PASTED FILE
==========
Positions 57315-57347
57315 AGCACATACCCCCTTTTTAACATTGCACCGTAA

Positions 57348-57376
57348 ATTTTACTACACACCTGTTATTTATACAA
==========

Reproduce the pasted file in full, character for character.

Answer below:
Positions 57315-57347
57315 AGCACATACCCCCTTTTTAACATTGCACCGTAA

Positions 57348-57376
57348 ATTTTACTACACACCTGTTATTTATACAA